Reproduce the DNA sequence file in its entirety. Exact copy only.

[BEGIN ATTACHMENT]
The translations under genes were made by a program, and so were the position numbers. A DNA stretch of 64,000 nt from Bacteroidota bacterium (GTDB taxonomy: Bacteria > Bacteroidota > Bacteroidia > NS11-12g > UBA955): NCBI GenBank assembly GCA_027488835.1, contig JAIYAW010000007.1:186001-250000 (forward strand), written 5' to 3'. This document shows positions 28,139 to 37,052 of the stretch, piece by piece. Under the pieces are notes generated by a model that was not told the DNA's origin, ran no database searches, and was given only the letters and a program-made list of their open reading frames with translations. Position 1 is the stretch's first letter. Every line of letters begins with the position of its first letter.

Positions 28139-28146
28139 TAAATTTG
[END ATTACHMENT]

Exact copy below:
The translations under genes were made by a program, and so were the position numbers. A DNA stretch of 64,000 nt from Bacteroidota bacterium (GTDB taxonomy: Bacteria > Bacteroidota > Bacteroidia > NS11-12g > UBA955): NCBI GenBank assembly GCA_027488835.1, contig JAIYAW010000007.1:186001-250000 (forward strand), written 5' to 3'. This document shows positions 28,139 to 37,052 of the stretch, piece by piece. Under the pieces are notes generated by a model that was not told the DNA's origin, ran no database searches, and was given only the letters and a program-made list of their open reading frames with translations. Position 1 is the stretch's first letter. Every line of letters begins with the position of its first letter.

Positions 28139-28146
28139 TAAATTTG